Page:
Mayor has good ideas for handling trash
Honolulu has a big trash problem. After years of discussion, I am pleased to hear that Mayor Mufi Hannemann has developed two plans to help solve the trash problem.
One of the plans includes adding a third large boiler to the H-Power plant. It is the cheaper of the two and I think it is a great idea. Turning trash into energy is good, but the ashes still fill up the landfill. This will only prolong the life of the landfill, not eliminate the need for it.
The second plan is to ship the trash out. This option obviates the landfills altogether. I believe that since the city will own the scales that weigh the trash, the city will gain revenue from this process, and so should support the private shippers more. That way the private shippers can send more than 100,000 tons of trash each year elsewhere, taking another step toward making landfills obsolete.
I am greatly content to hear of Hannemann's plan to address the growing trash problem.
Ship the trash and make recycling easier
I support the thought of shipping some or all of our trash to the mainland and then lessening those shipments by recycling more. I feel that doing this is much easier to do, and if people keep recycling more it could become a lot easier.
If we decide to keep our trash here the argument about where the landfill should go can continue for a longer period of time than expected. Also, while the decisions are being made the trash is still piling up.
Some suggestions that I have to make shipping trash easier have to do with using our resources and recycling more. One thing that we could do is add more HI-5 recycling locations around the island.
I feel that these suggestions will really help with not only shipping our trash, but using recycling to our advantage by reducing the trash as well.
Grade 7, Iolani School
America is wasting its greatness potential
I am turned off by the American flag, because I love this country. I am turned off by those who say "God bless America," because I have too much pride and shame in this country. I give too much credit to our nation for all of its great struggles and triumphs from the days of pioneering the West to standing up to the German war machine, the abolition of slavery and women's suffrage to stand here now and only count American casualties from the Iraq war.
The voices that make themselves heard every night, warn against disrupting the sanctity of marriage and "unborn" stem-cell research are not the ones astonished that we stand idly by while 30,000 children a day are dying of starvation and diarrhea. We are a great nation with great wealth and power but what a great nation we would be if we defended more than our own personal gains. The greatness of a country should be measured not by its accumulation of wealth and power, but rather what it does great once it has them.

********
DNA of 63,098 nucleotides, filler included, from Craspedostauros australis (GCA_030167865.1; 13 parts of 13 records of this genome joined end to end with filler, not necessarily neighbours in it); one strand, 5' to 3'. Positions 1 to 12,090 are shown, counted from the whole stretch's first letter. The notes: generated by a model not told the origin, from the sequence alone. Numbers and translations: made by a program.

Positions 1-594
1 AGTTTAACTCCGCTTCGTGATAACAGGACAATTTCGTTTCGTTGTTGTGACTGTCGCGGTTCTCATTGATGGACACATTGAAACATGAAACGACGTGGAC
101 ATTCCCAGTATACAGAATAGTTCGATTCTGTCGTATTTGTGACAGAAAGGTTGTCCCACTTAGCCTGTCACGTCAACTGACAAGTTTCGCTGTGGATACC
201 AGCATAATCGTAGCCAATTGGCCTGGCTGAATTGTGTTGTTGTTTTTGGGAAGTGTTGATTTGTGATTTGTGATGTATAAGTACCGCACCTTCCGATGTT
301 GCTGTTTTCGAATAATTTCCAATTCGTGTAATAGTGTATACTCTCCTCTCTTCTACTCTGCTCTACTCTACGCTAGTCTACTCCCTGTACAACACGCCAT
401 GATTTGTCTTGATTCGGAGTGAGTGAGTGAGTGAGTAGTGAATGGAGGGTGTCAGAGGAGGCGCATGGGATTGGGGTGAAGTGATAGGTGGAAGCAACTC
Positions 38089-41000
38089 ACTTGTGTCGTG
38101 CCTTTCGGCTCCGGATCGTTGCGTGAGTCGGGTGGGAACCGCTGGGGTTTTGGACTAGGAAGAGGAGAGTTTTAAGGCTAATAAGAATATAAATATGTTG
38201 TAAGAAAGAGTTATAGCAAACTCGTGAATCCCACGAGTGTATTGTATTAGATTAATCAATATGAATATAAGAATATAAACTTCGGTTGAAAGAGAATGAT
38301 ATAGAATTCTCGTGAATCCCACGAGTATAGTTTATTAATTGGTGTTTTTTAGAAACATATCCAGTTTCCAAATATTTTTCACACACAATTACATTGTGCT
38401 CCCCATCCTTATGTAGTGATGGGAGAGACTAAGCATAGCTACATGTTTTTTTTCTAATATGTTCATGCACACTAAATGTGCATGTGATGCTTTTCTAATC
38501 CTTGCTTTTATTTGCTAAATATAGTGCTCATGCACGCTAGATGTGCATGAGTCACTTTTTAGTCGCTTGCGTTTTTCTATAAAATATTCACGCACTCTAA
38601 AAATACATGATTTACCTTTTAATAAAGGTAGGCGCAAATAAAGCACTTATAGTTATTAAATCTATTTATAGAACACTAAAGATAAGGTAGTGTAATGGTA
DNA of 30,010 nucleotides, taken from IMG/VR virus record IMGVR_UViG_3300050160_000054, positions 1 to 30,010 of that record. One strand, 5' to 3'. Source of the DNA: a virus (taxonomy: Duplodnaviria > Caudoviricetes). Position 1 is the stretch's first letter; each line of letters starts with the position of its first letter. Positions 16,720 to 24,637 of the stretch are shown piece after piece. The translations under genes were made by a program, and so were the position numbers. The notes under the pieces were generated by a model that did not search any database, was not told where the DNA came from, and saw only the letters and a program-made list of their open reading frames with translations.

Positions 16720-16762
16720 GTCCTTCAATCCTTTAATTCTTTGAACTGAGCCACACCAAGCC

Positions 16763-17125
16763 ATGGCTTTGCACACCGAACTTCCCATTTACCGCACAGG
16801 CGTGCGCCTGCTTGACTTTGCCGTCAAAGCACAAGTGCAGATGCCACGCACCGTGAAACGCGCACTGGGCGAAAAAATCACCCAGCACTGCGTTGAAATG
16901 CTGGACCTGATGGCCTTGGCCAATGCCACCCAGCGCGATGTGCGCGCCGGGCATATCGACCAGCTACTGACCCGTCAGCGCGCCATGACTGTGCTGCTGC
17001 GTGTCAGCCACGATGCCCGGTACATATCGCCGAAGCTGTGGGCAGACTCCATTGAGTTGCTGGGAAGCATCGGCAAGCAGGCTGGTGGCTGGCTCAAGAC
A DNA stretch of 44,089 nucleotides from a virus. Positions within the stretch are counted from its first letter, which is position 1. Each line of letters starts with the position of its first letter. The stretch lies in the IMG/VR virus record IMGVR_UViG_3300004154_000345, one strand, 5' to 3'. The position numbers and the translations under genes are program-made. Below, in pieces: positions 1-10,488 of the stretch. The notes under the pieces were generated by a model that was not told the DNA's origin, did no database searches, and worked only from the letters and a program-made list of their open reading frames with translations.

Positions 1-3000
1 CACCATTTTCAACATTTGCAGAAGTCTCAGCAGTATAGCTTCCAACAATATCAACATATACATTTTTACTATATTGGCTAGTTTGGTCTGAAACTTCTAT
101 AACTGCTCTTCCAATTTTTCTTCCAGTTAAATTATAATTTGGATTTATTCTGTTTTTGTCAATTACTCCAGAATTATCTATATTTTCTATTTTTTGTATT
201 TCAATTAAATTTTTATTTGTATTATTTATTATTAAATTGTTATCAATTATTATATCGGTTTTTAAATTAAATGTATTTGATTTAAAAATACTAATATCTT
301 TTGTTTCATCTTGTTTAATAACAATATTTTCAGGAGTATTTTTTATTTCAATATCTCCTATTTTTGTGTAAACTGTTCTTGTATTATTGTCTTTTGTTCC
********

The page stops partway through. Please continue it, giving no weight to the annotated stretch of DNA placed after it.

American Airlines supports our troops
We recently were in Dallas, Texas. American Airlines opened the first-class lounge to the brave men and women in the military who were traveling and connecting on American flights to Iraq and elsewhere.
People talk about doing good things; American Airlines gets my hardiest thanks for its appreciation of our troops!
Condo investors are getting ripped off
I've finally realized that after five years of research, the purchase of a condo in Hawaii is a bad investment; no doubt, comparable to buying a time share! Further, I believe it's time for the attorney general to look into the outrageous maintenance fees, which approach $1,200 a month for a 600-square-foot condo. Someone is ripping off the investors and if this were not bad enough, we find the property management companies taking up to 60 percent of the monthly rental income.
It's time for a complete investigation into both of these issues and I believe there is collusion and price fixing. When one looks at the number of condos for sale in Hawaii, it's obvious people are bailing out because of maintenance and property management fees and adjustable rate mortgages. The agricultural industry died a slow death and I am sure the real estate industry is next.
Oro Valley, Ariz.
Senators should cut back on the pork
I beg to differ with Sens. Daniel Inouye and Daniel Akaka on the issue of congressional earmarks (Star-Bulletin, Jan. 29
). Too often earmarks are pet projects that lead to pork spending of taxpayers' money. I don't doubt that there have been many worthy earmark projects over the years, but there have also been a great many that were just wasted spending. Often, too, these earmarks are attached to appropriations that have no relation to the original intent of the appropriation. If an earmark project is a worthy one, let it be subject to open debate in Congress.
What Inouye and Akaka don't understand is that Americans are fed up with congressional pork spending. If nothing else, the practice of quietly slipping earmark spending to appropriation bills reeks of ill-propriety.